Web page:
Visit of Relics of 19th Century Hawaiian Missionaries Motivates Today’s Devotees
The first-class relics of the missionary saints, on tour from the Diocese of Honolulu, are presented in the sanctuary of the cathedral for Mass.
A woman, in cap, venerates a relic of St. Marianne Cope in the Lady Chapel behind the main altar of St. Patrick’s Cathedral Sept. 29. Next to it is a relic of St. Damien de Veuster. Both saints served and died in Hawaii.
By CHRISTIE L. CHICOINE
Numerous faithful venerated first-class relics of two 19th century saints that visited the Archdiocese of New York from the Diocese of Honolulu in late September. Both saints—Father Damien de Veuster and Mother Marianne Cope—served and died in Hawaii.
Auxiliary Bishop John O’Hara, welcoming the relics to St. Patrick’s Cathedral at the 10:15 a.m. Sunday Mass he celebrated Sept. 29, said, “What a moving opportunity it is for us to remember these great saints but also to enshrine through their prayers the power of the resurrection in our lives that we, like them, might bring order out of the chaos of modern times.”
In his homily, Bishop O’Hara continued to encourage the congregation to follow the examples of “St. Damien, St. Marianne Cope—one from Belgium, the other from Germany—they chose not to run away from problems and play it safe; they ran toward the challenge…put their trust in the Lord and didn’t turn their backs on what He was asking them to do.
“They rejected the fear regarding leprosy,” Bishop O’Hara said. “They asked, ‘What can I do?’” to help the lepers on the isolated island of Moloka`i. “They embraced with love the human person as sacred, beautiful, created in the image and likeness of Almighty God…”
Yves Wantens, general representative of the Government of Flanders to the U.S., carried the relic of St. Damien in the processional. He spoke with CNY after the Mass.
“For us,” he said, “as a Flemish-Belgian community, to have this in New York and in this cathedral, is a special experience,” he said of the relics of St. Damien. At school, growing up, he said, “one of the people we always got taught about was Father Damien.”
St. Marianne was born in Germany, and in early childhood immigrated to Utica with her family. She entered the Sisters of St. Francis in Syracuse when she was 24, served as a teacher and principal in several elementary schools in New York state, and began a new ministry as a nurse-administrator in Syracuse.
She also served at the Mission of the Immaculate Virgin on Staten Island. The Sisters of St. Francis of the Neumann Communities, the religious community of St. Marianne, has members who serve in the Archdiocese of New York.
Sister Cheryl Wint, O.S.F., a custodian of the relics from the Diocese of Honolulu, told CNY that she finds it fulfilling “to see how the saints affect others and help them with their Catholic identity.”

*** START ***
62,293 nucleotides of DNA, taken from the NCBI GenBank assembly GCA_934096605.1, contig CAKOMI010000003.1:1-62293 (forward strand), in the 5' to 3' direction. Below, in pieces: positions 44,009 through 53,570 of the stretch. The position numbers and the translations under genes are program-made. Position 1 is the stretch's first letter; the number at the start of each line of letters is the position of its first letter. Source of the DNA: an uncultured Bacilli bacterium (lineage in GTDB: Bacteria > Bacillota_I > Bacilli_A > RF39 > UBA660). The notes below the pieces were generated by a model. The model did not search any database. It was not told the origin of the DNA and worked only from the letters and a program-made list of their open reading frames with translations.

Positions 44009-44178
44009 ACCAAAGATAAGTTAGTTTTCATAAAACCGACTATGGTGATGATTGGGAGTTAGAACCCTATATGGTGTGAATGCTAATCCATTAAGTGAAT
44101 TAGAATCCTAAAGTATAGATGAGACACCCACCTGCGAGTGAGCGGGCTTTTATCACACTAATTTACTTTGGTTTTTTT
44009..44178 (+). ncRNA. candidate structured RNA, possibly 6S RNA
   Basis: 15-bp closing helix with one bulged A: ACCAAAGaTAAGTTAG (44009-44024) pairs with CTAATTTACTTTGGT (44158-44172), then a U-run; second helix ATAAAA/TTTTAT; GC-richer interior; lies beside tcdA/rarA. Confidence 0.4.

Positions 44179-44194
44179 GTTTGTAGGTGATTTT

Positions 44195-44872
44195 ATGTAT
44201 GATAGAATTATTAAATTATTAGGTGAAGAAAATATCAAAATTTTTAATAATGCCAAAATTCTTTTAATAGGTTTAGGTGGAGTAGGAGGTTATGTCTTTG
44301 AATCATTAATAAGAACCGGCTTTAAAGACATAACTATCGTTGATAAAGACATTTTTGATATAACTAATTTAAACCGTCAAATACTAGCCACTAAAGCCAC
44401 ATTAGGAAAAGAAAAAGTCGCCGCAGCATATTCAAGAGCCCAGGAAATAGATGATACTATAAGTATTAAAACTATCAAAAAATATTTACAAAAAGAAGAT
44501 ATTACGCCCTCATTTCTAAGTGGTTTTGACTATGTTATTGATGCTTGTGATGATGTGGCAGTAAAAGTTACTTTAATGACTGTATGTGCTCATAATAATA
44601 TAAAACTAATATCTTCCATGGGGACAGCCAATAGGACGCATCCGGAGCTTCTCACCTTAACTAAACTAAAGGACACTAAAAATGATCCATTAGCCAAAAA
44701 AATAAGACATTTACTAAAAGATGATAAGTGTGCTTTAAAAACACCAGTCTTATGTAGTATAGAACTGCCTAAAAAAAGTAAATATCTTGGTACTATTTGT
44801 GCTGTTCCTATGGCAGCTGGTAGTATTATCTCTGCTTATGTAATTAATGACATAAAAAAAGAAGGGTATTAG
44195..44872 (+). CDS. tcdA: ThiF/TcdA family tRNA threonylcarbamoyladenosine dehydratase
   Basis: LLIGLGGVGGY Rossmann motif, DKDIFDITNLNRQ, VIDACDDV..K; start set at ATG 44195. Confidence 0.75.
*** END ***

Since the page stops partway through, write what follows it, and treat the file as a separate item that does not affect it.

Before the Mass began, Martin and Jeanne Rosol of Precious Blood of Christ parish in Pawleys Island, S.C., said they hoped to venerate the relics once they were returned to the Lady Chapel behind the cathedral’s main altar after the liturgy. The couple got a brief glimpse from the back of the chapel when it was announced the relics would be moved to the main altar for Mass.
“We looked in and said a prayer,” Martin Rosol, 82, told CNY moments later. “Everything here is magnificent.”
The relics complemented a surprise birthday celebration in New York for Mrs. Rosol, who turned 80 the day before. “They’re a gift to the followers,” she said of the relics. “They emit kind of an awe.”
The relics, which are bone fragments, began their tour in the Archdiocese of New York Sept. 26, in the Chapel of the Sacred Hearts of Jesus and Mary in Manhattan. The chapel shares the name of St. Damien’s religious order. Outside the chapel is Father Damien Way, the stretch of East 33rd Street between First and Second avenues that was co-named in honor of the saint in 2015. On Sept. 27 the relics traveled to St. Joseph’s Seminary in Dunwoodie, and on Sept. 28, to the New York Catholic Bible Summit at Cathedral High School in Manhattan.
St. Damien, SS.CC., born Jozef de Veuster in Belgium in 1840, began his novitiate with the Congregation of the Sacred Hearts of Jesus and Mary in 1859 and took the name Damien. He prayed every day before a picture of St. Francis Xavier, patron of missionaries, to be sent on a mission. In 1863, his brother, who was to leave for a mission in the Hawaiian Islands, fell ill. Damien obtained permission from the superior general to take his brother’s place. He landed in Honolulu in March 1864 and was ordained a priest in May. Father Damien stayed in Moloka`i for 16 years, ministering to those afflicted with leprosy. Having contracted leprosy himself, he died at age 49 in 1889. He was canonized Oct. 11, 2009.
St. Marianne Cope, O.S.F., was born Barbara Koob in 1838. In 1883, after receiving a letter from a Catholic priest asking for help in managing hospitals and schools in the Hawaiian Islands, and mainly to work with leprosy patients, Mother Marianne, as the provincial mother in Syracuse, traveled with six other Franciscan sisters to Honolulu. By 1885, they had made major improvements to the living conditions and treatment of patients. In 1886, Mother Marianne and the sisters cared for Father Damien. After his death, Mother Marianne fulfilled a promise to him by continuing his work. She died of natural causes at age 80 in Hawaii in 1918. She was canonized Oct. 21, 2012.